Saturday, March 30, 2013

Justice Kennedy confused about gay couples

The LGBTQIA lobby is celebrating winning over the Supreme Court swing justice, such as in Time magazine's How Gay Marriage Won:
Charles Cooper was extolling heterosexual marriage as the best arrangement in which to raise children when Kennedy interjected: What about the roughly 40,000 children of gay and lesbian couples living in California? “They want their parents to have full recognition and full status,” Kennedy said. “The voice of those children is important in this case, don’t you think?”
Kennedy has misrepresented the evidence. We don't have that many kids wanting parental recognition. Kids do not have same-sex parents. They have moms and dads.

Here is the official oral argument:
JUSTICE KENNEDY: I -- I think there's -­ there's substantial -- that there's substance to the point that sociological information is new. We have five years of information to weigh against 2,000 years of history or more.

On the other hand, there is an immediate legal injury or legal -- what could be a legal injury, and that's the voice of these children. There are some 40,000 children in California, according to the Red Brief, that live with same-sex parents, and they want their parents to have full recognition and full status. The voice of those children is important in this case, don't you think?
If the voice of those children is so important, then maybe they should have testified. A lot of kids live with one parent and one boyfriend/girlfriend acting as a step-parent, and they hate the acting step-parent. They do not want their parent to marry and make that person a step-parent.

Here is what the red brief (pdf) says:
Indeed, the only harms demonstrated in this record are the debilitating consequences Proposition 8 inflicts upon tens of thousands of California families, and the pain and indignity that discriminatory law causes the nearly 40,000 California children currently being raised by same-sex couples. ...

Indeed, nearly 40,000 children in California are being raised by gay and lesbian couples. Pet. App. 238a. ...

And because Proponents acknowledge “the undisputed truth that children suffer when procreation and childrearing take place outside stable family units,” Prop. Br. 37, they must also acknowledge that the undeniable effect of Proposition 8 is to cause “suffer[ing]” among the nearly 40,000 children in California being raised by gay and lesbian couples. See Pet. App. 238a. Indeed, Proponents’ principal expert testified that “adopting same-sex marriage would be likely to improve the well-being of gay and lesbian households and their children.” J.A. 903 (Blankenhorn).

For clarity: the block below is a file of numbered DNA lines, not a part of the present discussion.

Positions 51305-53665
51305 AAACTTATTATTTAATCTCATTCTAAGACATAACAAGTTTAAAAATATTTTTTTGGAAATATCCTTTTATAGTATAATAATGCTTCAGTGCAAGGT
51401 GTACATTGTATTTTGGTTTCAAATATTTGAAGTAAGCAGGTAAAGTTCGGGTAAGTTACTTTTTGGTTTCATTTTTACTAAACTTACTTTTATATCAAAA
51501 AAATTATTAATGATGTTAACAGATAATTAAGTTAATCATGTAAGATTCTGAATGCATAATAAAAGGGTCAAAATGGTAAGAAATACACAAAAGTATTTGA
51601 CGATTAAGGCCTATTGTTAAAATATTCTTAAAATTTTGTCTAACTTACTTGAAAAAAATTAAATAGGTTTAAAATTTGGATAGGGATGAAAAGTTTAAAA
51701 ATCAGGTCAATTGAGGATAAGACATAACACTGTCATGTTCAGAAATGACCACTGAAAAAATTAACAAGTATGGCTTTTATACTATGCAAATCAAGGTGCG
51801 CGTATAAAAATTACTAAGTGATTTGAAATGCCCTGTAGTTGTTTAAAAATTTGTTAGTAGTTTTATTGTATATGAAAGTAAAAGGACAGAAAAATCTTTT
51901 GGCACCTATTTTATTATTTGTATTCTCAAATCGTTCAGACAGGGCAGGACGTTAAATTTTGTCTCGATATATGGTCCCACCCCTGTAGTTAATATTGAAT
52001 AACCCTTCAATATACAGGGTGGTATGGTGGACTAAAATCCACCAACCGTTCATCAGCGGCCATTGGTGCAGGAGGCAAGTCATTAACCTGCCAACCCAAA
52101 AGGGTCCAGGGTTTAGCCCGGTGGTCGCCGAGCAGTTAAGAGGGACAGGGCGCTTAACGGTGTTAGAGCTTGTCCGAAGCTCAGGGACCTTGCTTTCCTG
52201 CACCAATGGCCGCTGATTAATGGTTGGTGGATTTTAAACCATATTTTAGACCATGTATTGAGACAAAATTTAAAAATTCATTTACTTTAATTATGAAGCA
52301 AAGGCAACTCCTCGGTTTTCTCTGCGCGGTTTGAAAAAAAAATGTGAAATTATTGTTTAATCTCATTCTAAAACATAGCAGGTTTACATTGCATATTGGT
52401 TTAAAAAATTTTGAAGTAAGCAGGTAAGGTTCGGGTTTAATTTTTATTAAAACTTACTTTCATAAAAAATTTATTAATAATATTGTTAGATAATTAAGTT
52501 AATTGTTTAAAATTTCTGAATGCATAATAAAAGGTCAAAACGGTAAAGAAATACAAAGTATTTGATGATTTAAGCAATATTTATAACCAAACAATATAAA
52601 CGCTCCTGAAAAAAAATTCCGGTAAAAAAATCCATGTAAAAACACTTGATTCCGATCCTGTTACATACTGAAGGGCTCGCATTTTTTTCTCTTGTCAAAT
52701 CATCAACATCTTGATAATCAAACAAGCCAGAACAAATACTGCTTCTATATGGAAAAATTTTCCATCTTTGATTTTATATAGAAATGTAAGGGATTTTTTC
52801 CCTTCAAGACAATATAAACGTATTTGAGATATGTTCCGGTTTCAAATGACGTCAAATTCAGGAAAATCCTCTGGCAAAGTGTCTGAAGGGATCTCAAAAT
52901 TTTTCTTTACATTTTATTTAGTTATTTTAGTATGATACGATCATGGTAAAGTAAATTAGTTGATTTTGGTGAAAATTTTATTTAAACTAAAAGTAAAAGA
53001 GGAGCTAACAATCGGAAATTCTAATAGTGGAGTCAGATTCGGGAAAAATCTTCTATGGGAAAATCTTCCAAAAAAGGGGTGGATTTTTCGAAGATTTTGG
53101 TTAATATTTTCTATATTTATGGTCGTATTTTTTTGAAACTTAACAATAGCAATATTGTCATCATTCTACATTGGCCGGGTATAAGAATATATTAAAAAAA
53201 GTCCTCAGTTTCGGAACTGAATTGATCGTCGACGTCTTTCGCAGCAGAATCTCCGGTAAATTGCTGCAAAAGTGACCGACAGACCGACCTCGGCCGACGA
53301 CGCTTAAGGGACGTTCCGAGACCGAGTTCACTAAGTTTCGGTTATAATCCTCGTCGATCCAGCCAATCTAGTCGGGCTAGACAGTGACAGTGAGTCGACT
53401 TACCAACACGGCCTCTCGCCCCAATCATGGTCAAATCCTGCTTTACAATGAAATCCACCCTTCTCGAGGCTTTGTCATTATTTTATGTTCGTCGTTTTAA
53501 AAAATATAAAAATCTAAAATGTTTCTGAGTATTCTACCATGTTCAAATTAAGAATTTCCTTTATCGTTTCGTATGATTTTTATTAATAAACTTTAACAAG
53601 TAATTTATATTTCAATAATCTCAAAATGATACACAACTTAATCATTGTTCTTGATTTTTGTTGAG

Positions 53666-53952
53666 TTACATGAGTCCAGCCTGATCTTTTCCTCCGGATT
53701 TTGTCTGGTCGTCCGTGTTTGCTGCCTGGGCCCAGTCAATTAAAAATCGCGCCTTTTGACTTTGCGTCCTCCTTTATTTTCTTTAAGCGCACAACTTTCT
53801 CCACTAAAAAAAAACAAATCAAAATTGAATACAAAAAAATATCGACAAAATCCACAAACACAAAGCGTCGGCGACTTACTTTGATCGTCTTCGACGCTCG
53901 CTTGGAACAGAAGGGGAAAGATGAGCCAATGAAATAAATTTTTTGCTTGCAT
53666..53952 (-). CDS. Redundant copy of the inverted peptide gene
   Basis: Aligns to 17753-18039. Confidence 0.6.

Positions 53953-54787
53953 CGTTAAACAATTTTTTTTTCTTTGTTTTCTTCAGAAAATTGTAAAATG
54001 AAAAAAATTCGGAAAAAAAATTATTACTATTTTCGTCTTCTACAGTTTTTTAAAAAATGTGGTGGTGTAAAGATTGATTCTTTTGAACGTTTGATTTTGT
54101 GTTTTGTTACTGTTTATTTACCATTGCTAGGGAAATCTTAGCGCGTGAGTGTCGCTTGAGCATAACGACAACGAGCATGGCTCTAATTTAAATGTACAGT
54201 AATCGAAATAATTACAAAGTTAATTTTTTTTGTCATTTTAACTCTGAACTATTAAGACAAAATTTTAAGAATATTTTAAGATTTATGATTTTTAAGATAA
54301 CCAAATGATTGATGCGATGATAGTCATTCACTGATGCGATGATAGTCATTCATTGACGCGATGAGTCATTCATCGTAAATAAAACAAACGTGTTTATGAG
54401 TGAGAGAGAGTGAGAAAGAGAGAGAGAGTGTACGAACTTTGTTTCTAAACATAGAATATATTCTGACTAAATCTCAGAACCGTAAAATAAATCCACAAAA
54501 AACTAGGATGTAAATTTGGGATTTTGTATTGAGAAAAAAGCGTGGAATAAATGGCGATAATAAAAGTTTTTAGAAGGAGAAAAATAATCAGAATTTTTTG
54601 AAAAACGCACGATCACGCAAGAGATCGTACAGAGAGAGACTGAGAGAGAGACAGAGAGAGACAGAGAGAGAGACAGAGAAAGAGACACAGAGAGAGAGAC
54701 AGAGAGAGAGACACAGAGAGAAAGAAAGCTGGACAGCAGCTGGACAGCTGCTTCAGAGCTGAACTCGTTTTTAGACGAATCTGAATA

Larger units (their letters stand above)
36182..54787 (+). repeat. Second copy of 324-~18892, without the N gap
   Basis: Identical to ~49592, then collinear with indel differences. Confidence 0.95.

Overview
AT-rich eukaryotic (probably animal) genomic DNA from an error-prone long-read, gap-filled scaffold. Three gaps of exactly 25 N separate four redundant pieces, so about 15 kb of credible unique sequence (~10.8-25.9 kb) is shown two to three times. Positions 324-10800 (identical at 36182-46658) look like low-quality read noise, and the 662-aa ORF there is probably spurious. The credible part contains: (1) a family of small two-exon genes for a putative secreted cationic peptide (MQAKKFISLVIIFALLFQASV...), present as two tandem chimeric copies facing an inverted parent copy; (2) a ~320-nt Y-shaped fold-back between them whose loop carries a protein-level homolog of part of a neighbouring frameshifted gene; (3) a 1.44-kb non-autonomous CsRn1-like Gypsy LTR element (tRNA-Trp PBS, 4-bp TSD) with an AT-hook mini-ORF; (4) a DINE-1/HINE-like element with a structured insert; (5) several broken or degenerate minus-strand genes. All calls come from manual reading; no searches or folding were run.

David Blankenhorn is an advocate of same-sex marriage, so his opinion is not important here, as it is contrary to the Prop 8 supporters.

The point here is that the 40k kids are being raised by same-sex couples, not same-sex parents. In many cases, the child of a straight marriage ends up with a same-sex couple, after a divorce. For example, a wife will sue for divorce from her husband, make phony accusations of domestic violence, get child custody, and move in with a lesbian. The child still has two legal parents, the natural dad and mom. The child is not going to benefit from a lesbian wedding, as that may be just a device to further alienate the child from the dad.

Again, my concern here is not what LGBTQIA folks do in private. My concern is with anti-family laws and court rulings that make false presumptions about the interests of kids. Lesbian marriage is often just a legal device for cutting off kids from their dads. Justice Kennedy has misunderstood the 40k California kids.

Update: Maureen Dowd writes in the NY Times that Kennedy's comment was the high point of the oral argument:
Justice Anthony Kennedy had a single compassionate moment, mentioning the children whose gay parents were stuck in marital limbo.
No, there are no gay parents were stuck in marital limbo.

1 comment:

Anonymous said...

A hundred years ago, the U. S. Constitution was amended to provide for direct election of senators. Maybe it's time for direct election of Supreme Court judges. Folks would elect those who are aware of the most recent psychological and sociological studies and they would set enlightened public policy following extensive discussion in the media. There would be tremendous efficiencies in eliminating acts of Congress and initiatives like Proposition 8.